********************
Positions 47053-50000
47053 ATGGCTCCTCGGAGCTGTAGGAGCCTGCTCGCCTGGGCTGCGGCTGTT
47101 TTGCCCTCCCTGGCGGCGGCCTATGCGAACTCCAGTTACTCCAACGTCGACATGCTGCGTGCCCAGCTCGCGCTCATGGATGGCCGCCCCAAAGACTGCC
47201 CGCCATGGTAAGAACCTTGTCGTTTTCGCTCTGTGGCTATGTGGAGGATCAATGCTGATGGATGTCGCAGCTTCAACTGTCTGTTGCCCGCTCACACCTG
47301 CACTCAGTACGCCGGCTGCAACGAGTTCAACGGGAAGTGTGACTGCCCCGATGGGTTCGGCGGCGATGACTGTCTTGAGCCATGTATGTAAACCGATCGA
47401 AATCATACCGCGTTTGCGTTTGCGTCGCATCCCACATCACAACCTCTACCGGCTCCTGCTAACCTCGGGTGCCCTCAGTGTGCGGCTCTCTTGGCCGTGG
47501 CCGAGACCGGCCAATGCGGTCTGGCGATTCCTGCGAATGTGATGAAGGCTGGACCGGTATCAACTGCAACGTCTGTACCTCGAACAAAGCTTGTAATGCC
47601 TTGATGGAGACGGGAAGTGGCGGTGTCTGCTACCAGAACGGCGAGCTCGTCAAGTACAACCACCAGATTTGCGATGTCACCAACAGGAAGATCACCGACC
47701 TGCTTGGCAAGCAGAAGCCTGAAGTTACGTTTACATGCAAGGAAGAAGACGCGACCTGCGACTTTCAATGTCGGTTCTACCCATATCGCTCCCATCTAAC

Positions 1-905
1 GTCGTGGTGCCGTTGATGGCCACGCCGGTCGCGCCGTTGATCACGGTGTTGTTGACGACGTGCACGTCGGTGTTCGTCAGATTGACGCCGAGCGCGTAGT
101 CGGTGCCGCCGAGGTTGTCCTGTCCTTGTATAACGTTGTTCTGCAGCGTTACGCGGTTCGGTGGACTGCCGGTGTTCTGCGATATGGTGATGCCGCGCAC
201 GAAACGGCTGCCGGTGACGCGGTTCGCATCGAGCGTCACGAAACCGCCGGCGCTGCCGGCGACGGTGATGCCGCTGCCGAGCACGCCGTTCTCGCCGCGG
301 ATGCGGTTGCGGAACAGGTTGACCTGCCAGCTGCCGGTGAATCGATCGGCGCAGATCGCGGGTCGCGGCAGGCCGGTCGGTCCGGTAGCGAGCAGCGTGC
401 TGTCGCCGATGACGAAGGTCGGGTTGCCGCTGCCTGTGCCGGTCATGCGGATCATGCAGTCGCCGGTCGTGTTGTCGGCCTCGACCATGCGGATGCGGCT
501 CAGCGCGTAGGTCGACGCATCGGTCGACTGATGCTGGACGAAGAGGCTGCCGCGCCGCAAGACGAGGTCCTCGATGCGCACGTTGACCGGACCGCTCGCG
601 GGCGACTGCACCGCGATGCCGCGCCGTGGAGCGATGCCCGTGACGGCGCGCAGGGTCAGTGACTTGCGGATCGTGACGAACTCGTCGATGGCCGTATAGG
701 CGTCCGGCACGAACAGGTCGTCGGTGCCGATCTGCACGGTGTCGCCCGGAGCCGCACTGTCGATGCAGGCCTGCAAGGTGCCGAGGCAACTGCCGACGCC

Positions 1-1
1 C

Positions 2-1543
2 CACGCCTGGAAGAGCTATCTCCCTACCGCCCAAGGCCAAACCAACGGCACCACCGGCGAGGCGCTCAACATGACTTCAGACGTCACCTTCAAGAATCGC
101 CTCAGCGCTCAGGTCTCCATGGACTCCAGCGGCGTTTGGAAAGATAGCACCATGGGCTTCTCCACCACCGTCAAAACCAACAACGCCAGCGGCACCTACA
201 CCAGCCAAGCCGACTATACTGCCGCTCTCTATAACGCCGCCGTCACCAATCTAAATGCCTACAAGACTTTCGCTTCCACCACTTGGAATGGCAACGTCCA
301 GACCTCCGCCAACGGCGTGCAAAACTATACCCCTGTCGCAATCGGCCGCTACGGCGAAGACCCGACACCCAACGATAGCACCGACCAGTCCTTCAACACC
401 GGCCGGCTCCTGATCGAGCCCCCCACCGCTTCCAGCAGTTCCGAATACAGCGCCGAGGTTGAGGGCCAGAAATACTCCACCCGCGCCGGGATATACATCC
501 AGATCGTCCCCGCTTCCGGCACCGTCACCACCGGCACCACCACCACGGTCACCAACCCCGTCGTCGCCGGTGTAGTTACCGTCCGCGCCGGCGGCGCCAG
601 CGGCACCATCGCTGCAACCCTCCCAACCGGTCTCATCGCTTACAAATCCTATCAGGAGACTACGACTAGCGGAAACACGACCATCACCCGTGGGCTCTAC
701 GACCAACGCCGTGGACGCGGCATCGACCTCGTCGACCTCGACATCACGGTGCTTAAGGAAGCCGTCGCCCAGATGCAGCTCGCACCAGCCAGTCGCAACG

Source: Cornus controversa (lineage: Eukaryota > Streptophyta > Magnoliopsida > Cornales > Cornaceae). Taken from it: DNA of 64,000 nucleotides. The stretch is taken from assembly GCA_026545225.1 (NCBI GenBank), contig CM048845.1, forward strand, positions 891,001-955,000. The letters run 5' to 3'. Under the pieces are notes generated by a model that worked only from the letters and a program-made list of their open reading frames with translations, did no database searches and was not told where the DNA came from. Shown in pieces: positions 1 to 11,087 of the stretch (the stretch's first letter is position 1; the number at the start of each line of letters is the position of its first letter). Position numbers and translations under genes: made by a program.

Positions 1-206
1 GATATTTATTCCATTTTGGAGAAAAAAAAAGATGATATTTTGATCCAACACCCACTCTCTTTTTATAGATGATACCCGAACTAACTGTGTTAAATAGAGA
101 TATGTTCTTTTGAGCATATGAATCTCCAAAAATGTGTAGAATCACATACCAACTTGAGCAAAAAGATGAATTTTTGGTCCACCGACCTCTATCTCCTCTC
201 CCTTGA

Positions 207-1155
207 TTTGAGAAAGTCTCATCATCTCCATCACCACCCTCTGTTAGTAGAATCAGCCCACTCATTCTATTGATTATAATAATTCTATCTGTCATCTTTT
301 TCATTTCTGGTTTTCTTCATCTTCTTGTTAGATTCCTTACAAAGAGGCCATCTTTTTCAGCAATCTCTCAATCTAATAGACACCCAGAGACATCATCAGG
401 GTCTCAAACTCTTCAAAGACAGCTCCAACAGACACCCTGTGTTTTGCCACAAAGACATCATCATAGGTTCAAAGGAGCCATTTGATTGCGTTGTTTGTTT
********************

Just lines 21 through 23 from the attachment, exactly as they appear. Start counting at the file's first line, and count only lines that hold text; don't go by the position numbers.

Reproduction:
Positions 2-1543
2 CACGCCTGGAAGAGCTATCTCCCTACCGCCCAAGGCCAAACCAACGGCACCACCGGCGAGGCGCTCAACATGACTTCAGACGTCACCTTCAAGAATCGC
101 CTCAGCGCTCAGGTCTCCATGGACTCCAGCGGCGTTTGGAAAGATAGCACCATGGGCTTCTCCACCACCGTCAAAACCAACAACGCCAGCGGCACCTACA